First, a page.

Rec. vol. II (Attachment to Brief in Support of Kaiser-Francis Oil Company's Motion for Partial Summary Judgment--1980 Ellis and 1982 Cronin contracts).
9.1 The gas delivered at the delivery point shall be commercially free of gum, gum-forming constituents, gasoline, and other solid or liquid matter that may become separated from the gas during transportation thereof and shall conform to the following specifications:
* * * (i) water vapor Not more than seven (7) pounds per million cubic feet
* * *
Rec. vol. II (Attachment to Brief in Support of Kaiser-Francis Oil Company's Motion for Partial Summary Judgment--1980 Ellis and 1982 Cronin contracts).
Kaiser-Francis submitted uncontroverted evidence, however, that PGC continued to purchase gas from other working interest owners of the same wells, even though these working interest owners took no action to reduce the water content of the gas
9.2 Buyer, at its option, may refuse to accept delivery of any gas not meeting the quality specifications set out in this Article IX; thereafter Seller shall have the right to conform gas to the above specifications
* * *
Rec. vol. I., doc. 1 (Attachment to complaint--1980 Ellis contract).
Commencing on May 1, 1983 and for the remainder of the term of the Agreement, Buyer shall pay Seller, as total compensation for all gas purchased and taken under the terms of the agreement, in each month, a price per MMBtu equal to that price at which Buyer, in Buyer's sole judgment, can effectively market gas from Buyer's intrastate pipeline system after taking into account all reasonably incurred, or governmentally approved, transportation charges, including the transportation charge on buyer's pipeline system to secure delivery of the gas from the wellhead to Buyer's market
Rec. vol. II (Attachment to Brief in Support of Kaiser-Francis Oil Company's Motion for Partial Summary Judgment--Letter from PGC to Kaiser-Francis dated March 30, 1983, at 2).
PGC wrote Kaiser-Francis that:
PGC is willing to take all of Kaiser-Francis' proportionate share of produced natural gas, ratably with other producers on PGC's system, upon acceptance by Kaiser-Francis of a price necessary to create a market demand for the commodity offered. However, as PGC also set forth, PGC will not take any gas that does not comport to those certain conditions necessary to create and/or meet market demands. Due to the failure of demand from PGC's existing markets, these conditions are required to permit PGC to create a market for PGC's gas by meeting the competitive prices of alternate fuels. Since Kaiser-Francis has, as of this date, refused to accept the conditions set forth in these letters, or negotiate similar conditions, PGC took no Kaiser-Francis gas in May and requested and received only that gas which was available from those producer's [sic] who had accepted the conditions offered by PGC. Accordingly, PGC owes no monies to Kaiser-Francis for the month of May, 1983, and will not purchase the interest of Kaiser-Francis in any subsequent month until Kaiser-Francis agrees to meet those conditions necessary for PGC to create and maintain a market for the product offered.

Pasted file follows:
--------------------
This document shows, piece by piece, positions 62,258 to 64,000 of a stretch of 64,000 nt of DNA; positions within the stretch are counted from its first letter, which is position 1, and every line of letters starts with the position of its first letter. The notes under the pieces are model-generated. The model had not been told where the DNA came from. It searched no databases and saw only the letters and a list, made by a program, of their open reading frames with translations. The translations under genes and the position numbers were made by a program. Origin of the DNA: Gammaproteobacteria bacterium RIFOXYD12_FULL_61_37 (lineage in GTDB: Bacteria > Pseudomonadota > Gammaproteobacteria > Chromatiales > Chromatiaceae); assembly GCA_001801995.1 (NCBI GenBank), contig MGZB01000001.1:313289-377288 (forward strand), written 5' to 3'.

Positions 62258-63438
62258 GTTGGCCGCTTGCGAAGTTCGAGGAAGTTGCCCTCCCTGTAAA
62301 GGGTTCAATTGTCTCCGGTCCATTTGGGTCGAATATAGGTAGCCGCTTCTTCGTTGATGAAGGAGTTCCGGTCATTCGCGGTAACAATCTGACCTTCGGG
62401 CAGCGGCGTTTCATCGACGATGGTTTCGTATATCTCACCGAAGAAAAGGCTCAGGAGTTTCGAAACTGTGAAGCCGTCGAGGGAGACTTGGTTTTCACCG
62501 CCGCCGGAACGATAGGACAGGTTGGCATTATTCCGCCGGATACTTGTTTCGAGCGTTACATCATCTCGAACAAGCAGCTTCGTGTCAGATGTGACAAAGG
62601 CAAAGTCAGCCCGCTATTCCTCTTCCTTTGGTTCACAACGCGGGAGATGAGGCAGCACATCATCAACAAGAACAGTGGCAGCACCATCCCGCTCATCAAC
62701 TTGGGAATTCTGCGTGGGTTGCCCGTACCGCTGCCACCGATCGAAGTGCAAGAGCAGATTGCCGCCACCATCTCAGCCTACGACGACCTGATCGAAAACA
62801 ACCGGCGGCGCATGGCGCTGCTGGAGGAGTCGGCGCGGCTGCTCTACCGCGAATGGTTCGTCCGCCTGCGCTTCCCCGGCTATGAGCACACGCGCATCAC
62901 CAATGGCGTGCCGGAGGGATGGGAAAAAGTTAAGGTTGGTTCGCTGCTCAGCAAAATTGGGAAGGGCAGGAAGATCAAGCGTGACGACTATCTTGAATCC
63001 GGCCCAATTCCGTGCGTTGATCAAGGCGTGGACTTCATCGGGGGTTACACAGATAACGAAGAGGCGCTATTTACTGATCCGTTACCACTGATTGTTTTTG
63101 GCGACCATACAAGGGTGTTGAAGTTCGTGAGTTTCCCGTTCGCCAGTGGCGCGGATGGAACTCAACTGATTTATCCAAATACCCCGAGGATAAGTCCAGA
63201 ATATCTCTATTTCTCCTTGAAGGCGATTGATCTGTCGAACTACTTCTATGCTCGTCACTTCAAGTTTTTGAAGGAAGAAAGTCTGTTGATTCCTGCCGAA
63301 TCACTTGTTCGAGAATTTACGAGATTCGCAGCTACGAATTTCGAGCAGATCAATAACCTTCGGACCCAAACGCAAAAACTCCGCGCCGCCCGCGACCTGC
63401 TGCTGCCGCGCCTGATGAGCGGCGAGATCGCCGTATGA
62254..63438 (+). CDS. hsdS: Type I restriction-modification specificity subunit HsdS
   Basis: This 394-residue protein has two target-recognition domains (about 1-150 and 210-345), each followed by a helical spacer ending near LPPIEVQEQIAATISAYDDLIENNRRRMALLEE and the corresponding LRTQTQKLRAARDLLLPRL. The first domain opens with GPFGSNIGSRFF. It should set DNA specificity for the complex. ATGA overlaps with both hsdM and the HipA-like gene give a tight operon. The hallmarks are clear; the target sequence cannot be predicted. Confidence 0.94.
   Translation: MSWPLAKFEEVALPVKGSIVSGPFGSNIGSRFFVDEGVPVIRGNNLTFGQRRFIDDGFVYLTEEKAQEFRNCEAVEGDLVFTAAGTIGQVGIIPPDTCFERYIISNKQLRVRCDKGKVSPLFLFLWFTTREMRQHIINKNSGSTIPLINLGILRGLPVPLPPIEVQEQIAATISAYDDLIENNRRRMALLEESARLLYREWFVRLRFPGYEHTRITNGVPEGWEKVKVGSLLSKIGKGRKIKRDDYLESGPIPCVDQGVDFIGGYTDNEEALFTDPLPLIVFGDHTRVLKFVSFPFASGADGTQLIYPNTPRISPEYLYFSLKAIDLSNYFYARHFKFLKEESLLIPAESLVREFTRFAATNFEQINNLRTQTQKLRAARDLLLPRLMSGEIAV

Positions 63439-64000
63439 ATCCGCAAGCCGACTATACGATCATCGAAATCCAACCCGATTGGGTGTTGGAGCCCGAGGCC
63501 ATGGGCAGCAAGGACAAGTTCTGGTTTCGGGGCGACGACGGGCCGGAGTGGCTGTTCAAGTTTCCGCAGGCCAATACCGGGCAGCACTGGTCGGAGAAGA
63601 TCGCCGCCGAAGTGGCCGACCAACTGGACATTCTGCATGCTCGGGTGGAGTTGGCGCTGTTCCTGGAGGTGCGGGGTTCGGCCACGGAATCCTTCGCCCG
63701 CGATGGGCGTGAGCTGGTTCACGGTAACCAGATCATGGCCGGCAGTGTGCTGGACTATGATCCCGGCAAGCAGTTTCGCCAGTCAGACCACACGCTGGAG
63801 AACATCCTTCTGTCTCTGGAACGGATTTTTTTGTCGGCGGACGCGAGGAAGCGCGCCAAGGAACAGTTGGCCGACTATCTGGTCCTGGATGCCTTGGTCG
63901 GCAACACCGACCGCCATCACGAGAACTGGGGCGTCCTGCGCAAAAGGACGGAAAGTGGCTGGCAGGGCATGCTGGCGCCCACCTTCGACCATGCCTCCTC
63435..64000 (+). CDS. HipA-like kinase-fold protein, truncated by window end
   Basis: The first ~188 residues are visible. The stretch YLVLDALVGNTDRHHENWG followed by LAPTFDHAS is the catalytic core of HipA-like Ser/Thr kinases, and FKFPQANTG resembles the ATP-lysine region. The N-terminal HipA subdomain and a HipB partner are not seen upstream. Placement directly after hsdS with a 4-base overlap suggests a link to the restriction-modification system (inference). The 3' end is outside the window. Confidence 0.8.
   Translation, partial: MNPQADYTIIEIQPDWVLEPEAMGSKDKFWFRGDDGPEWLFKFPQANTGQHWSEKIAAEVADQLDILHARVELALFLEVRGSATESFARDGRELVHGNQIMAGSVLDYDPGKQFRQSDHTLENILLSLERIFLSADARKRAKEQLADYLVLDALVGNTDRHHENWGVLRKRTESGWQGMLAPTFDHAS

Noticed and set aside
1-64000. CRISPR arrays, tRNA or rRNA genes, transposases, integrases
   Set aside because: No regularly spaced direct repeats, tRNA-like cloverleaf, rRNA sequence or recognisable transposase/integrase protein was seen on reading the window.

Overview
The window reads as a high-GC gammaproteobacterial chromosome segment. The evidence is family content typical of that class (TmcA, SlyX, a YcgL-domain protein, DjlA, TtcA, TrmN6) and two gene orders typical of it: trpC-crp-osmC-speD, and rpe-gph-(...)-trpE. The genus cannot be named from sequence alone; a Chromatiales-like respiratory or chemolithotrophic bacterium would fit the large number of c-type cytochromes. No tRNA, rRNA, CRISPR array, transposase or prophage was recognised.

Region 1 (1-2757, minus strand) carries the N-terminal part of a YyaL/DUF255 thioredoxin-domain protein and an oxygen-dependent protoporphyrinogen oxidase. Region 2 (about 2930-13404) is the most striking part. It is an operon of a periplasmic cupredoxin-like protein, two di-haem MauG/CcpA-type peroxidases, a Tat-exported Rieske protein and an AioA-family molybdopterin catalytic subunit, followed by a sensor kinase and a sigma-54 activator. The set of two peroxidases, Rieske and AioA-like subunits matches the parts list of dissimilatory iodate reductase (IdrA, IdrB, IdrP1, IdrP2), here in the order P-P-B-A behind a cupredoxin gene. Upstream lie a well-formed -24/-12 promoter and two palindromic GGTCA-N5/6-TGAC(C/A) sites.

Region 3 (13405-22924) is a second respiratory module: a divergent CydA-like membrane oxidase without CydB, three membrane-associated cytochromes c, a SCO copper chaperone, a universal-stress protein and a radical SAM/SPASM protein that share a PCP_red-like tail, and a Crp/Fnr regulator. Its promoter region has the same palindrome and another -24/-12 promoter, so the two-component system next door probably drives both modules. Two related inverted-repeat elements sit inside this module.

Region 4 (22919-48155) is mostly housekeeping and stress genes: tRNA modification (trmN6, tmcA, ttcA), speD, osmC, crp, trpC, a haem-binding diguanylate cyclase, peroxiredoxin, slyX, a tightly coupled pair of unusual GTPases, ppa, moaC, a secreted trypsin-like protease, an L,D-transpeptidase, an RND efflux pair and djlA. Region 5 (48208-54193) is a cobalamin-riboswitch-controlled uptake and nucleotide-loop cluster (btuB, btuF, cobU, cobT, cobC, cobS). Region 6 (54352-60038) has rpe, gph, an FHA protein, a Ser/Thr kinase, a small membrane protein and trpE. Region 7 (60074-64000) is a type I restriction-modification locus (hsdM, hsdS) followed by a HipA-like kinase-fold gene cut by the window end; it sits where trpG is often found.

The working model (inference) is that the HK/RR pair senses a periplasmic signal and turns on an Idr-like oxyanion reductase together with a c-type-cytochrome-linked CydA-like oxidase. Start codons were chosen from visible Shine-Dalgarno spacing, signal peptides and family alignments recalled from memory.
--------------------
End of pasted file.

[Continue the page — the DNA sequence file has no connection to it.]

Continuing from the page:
Rec. vol. I, doc. 40 (letter from PGC to Kaiser-Francis dated June 27, 1983) (emphasis added).
Okla.Stat.Ann. tit. 12A (West 1981) provides:
Sec. 2-609. Right to Adequate Assurance of Performance
(1) A contract for sale imposes an obligation on each party that the other's expectation of receiving due performance will not be impaired. When reasonable grounds for insecurity arise with respect to the performance of either party the other may in writing demand adequate assurance of due performance and until he receives such assurance may if commercially reasonable suspend any performance for which he has not already received the agreed return.
(2) Between merchants the reasonableness of grounds for insecurity and the adequacy of any assurance offered shall be determined according to commercial standards.
(3) Acceptance of any improper delivery or payment does not prejudice the aggrieved party's right to demand adequate assurance of future performance.
(4) After receipt of a justified demand failure to provide within a reasonable time not exceeding thirty days such assurance of due performance as is adequate under the circumstances of the particular case is a repudiation of the contract.
An opinion released for publication by the Oklahoma Court of Appeals does not have precedential effect on the state courts in Oklahoma, but "may be considered persuasive." Okla.R.App.P.Civ. 1.200(C), (B), in Oklahoma Court Rules and Procedure at 658-59 (West 1989); see also Okla.Stat.Ann. tit. 20, Sec. 30.5 (West 1981 & 1989 Supp.); O'Neil v. Great Plains Women's Clinic, Inc., 759 F.2d 787, 789-90 (10th Cir. 1985)
See n. 9, supra